How To Treat Norovirus And Prevent Catching The Winter Stomach Bug This Year
The norovirus, or what is commonly known as the stomach bug,is probably the most infuriating illness to treat. Why? Because unlike bacterial infections, norovirus cannot be treated by antibiotics. So, if there's no meds to be taken, how do you treat norovirus? I know it's not exactly what you want to hear right now, but the only way it can be thoroughly treated is by drinking lots and lots of fluids.
Let’s back up: According to the Centers for Disease Control and Prevention, the norovirus is caught through contaminated food or water, or by touching contaminated surfaces. The virus causes stomach and intestine inflammation, and leads to nausea, stomach pain, vomiting, and diarrhea. Ugh. Sounds completely awful. And here’s another fact — norovirus is also commonly known as the “winter stomach bug,” so beware people.
The difference between the norovirus and influenza is that vaccines and anti-viral drugs can help to fight off influenza (which is known as the flu — symptoms including fever, sore throat, runny nose, headaches, coughing and fatigue), but not norovirus — unfortunately, that virus can only be lived out through lots of liquids. Since norovirus causes you to throw up, the losing all those fluids will leave you dehydrated, which is why it is so crucial to keep hydrated.
Now here’s the unlucky news. Just like influenza, a person can catch norovirus more than once in their life. The CDC says that “being infected by one type of norovirus may not protect you against other types.” Norovirus is commonly caught by eating food or drinking liquids that are contaminated, touching surfaces or objects that are contaminated, and having contact with someone who is infected. A person will be contagious of norovirus while they are sick, and even a few days after you recover from the illness.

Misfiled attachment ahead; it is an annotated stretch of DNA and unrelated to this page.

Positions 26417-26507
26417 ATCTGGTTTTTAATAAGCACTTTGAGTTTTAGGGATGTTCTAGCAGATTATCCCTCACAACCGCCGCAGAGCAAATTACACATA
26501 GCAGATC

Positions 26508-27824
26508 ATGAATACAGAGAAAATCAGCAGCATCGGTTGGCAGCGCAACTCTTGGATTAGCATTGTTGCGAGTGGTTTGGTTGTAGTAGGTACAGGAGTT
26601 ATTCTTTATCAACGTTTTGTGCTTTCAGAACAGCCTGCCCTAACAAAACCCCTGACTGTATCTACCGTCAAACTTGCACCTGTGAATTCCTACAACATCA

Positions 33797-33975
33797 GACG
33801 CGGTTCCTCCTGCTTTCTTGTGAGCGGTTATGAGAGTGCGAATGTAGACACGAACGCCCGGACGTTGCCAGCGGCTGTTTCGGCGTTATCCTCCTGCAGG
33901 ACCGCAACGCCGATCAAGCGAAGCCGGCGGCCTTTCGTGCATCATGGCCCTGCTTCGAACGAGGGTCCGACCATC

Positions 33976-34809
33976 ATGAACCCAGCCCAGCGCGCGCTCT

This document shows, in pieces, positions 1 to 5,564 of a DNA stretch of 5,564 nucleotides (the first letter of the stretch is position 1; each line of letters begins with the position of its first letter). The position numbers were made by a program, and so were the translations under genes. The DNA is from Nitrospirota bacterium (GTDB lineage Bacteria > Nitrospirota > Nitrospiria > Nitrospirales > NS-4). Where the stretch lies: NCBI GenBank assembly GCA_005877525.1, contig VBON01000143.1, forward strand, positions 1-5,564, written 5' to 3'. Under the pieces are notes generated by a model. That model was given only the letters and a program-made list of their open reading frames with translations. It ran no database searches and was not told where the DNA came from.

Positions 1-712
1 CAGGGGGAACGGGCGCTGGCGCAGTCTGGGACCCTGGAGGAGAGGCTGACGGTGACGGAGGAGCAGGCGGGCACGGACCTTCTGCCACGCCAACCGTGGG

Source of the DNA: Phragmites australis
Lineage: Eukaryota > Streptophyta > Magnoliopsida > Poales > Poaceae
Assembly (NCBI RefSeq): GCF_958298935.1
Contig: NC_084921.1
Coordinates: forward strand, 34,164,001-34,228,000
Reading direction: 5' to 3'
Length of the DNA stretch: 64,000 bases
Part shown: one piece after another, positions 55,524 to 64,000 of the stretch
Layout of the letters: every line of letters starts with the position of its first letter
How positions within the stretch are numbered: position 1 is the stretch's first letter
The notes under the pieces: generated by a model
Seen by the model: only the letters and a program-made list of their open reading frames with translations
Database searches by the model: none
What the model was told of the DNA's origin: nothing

However, here’s the lucky news: There are a few lifestyle changes you can make to ensure that you are staying safely away from norovirus this winter. The first is the most common — wash your hands, especially after using the bathroom. Always wash your hands while preparing, eating, or handling any type of foods that you consume. Sure you can carry a hand sanitizer on you, but it isn’t a full proof substitute from thoroughly washing your hands. Make sure to always disinfect and clean surfaces (with bleach, if possible), and make sure that anyone who was sick with norovirus keeps a distance from others (even if they want to take care of people right after being sick). Give them at least a week.
OK, so maybe a lot of this sounds dramatic, and we are going to turn into some crazy germphobes over the next few months. But after looking at the horrific side effects that come with this nasty viral disease, I have a feeling it will be well worth it.
Editor's Note: This article has been updated from its original version.